At its 130th Anniversary gala dinner during last week, the President of the Georgetown Chamber of Commerce and Industry (GCCI), Nicholas Deygoo-Boyer, outlined a development plan which he urged political parties to support and implement, whichever political party holds office. It is certainly a sensible proposal. But political parties have different approaches, different emphases, different rationales and profound jealousies. I still cannot get over the rejection by APNU+AFC’s of the Amalia Hydropower Project despite a stamp of approval given by Norconsult, a neutral expert appointed by Norway. But it was ‘Jagdeo’s’ project and coming after the secrecy of Amalia and the failure of the Skeldon sugar factory, it was not supported. Our rickety electricity production and distribution systems are once again in deep trouble, to the consternation of the consuming public, who have endured it for 40+ years. Industrial development will be further postponed. The sad fact is that, however sensible the proposal for an agreed development plan, our divisive and unstable political system, configured in the way that it now is, cannot accommodate any form of agreement.
It was refreshing to note that President Deygoo-Boyer and the GCCI recognised that something is wrong with our political system. The proposal, however, that Guyana goes backward to the full Westminster system, with a Prime Minister sitting in Parliament as the chief executive, and a mainly ceremonial President with moderate constitutional authority, will not resolve the dysfunctionalities of our political system. It was under a similar system, bequeathed by the British in the Independence Constitution, that the 1968 and 1973 elections and the 1979 referendum were rigged, the National Security Act providing for detention without trial was in force and the Mirror and remainder of the free press were decimated. It was under this system that Walter Rodney was assassinated. Guyana needs a governance system that has a good chance of breaking the cycle of political illegalities, violence and competition for ethnic supremacy which are the core political problems in Guyana. It has undergirded our political perspectives since 1957 and is responsible for our economic under-development, corruption, continuing poverty, crime and political instability.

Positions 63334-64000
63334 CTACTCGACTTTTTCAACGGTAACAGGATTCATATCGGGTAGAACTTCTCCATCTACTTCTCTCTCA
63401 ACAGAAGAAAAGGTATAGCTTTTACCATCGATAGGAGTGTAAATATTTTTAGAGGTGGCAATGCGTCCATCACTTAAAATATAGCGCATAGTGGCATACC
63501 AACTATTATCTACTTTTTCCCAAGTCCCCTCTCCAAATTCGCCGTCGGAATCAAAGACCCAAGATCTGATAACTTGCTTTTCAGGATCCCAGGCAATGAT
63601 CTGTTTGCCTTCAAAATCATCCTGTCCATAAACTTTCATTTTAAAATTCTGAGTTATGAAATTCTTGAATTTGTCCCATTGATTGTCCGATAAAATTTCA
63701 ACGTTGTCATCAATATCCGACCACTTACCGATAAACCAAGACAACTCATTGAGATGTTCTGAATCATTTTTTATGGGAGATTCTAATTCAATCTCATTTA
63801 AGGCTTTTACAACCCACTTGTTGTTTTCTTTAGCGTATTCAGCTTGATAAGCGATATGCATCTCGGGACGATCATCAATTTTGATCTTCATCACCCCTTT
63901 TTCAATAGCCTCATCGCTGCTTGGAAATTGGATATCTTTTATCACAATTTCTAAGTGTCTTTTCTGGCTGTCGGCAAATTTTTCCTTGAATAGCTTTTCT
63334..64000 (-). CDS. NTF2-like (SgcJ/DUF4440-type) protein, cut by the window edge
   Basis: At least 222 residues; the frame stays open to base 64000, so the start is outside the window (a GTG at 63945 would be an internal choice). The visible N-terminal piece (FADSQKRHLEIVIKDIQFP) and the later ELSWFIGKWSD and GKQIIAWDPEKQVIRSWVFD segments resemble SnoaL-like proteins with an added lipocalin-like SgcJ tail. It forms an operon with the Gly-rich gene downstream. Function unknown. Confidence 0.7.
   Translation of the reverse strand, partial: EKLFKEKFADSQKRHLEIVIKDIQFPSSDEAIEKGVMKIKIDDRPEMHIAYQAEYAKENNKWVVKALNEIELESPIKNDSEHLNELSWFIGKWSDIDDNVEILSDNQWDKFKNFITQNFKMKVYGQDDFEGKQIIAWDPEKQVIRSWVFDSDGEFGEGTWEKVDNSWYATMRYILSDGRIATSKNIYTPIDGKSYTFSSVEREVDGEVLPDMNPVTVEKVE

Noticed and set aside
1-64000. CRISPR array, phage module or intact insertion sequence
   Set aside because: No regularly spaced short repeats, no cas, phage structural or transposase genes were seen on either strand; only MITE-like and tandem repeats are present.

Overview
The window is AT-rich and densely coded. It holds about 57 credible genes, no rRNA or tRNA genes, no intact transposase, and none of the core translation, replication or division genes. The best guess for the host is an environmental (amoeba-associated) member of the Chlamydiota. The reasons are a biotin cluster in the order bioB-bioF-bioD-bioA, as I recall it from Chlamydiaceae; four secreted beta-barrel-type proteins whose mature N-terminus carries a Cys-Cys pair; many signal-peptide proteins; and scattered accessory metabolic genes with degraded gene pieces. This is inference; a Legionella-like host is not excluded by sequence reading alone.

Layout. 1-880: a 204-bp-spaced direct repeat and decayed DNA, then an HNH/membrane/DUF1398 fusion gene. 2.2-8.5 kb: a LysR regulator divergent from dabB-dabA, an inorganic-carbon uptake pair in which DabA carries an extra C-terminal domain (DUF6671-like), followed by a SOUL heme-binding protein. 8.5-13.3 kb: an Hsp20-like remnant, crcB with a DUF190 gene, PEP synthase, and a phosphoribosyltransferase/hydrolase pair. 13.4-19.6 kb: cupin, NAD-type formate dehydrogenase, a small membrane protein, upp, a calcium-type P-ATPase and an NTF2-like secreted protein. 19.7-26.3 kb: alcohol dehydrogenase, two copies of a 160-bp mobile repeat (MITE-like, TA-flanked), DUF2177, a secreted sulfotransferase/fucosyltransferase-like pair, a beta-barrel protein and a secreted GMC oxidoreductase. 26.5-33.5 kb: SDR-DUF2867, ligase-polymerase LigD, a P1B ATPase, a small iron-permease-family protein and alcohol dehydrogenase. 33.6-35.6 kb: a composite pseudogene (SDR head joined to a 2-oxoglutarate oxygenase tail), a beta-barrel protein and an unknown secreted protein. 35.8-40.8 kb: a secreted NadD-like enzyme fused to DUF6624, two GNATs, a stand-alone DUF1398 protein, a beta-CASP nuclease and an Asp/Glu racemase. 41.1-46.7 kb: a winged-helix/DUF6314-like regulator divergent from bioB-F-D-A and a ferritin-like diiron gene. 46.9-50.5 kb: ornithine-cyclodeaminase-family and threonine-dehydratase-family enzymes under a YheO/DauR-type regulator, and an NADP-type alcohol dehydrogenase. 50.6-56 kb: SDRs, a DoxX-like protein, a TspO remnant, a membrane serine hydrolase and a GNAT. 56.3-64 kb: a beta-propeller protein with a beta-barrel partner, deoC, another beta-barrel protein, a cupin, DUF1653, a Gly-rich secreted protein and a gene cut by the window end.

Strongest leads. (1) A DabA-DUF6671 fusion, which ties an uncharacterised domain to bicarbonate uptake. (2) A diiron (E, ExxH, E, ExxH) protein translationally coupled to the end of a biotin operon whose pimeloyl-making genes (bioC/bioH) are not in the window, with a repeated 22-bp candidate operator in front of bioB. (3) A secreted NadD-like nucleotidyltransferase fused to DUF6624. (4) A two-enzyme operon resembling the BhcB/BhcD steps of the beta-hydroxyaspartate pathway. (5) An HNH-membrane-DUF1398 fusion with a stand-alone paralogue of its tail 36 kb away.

As Guyana’s political season enters its beginning stages, a plethora of new political parties are coming forward to present their programmes to the electorate, seeking its support. While new parties emerging near to election time is not a new phenomenon, the numbers of new entrants to the political scene so far are unprecedented. Yesterday’s news suggest that another party, in addition to the Liberty and Justice Party (LJP), A New and United Guyana (ANUG) and The Citizens Initiative (TCI), and led by two prominent personalities, Messrs. Robert Badall and Nigel Hinds, is likely to be announced later this week. There is at least one other group organizing and preparing to launch a political party.
The immediate factor which may be responsible for the number of new political parties coming on stream at this time is probably the collapse of the Alliance For Change (AFC) which declined from 10 percent support in the 2011 general elections to 4 percent in the local government elections in 2018, and may have lost some more support since then. These new political parties could not have failed to observe that there is a pool of at least 6 percent of the electorate who may be looking for a political home. It is possible that the potential of attracting this support has been partially responsible for the number of new political parties being introduced to the electorate. It would not have been lost on these new parties that political support of the core Guyanese electorate has long been concretized by ethnic cleavages. Some are relying on the substantial youth vote on the basis that the youth are less motivated by ethnic considerations and more by matters of principle and policy.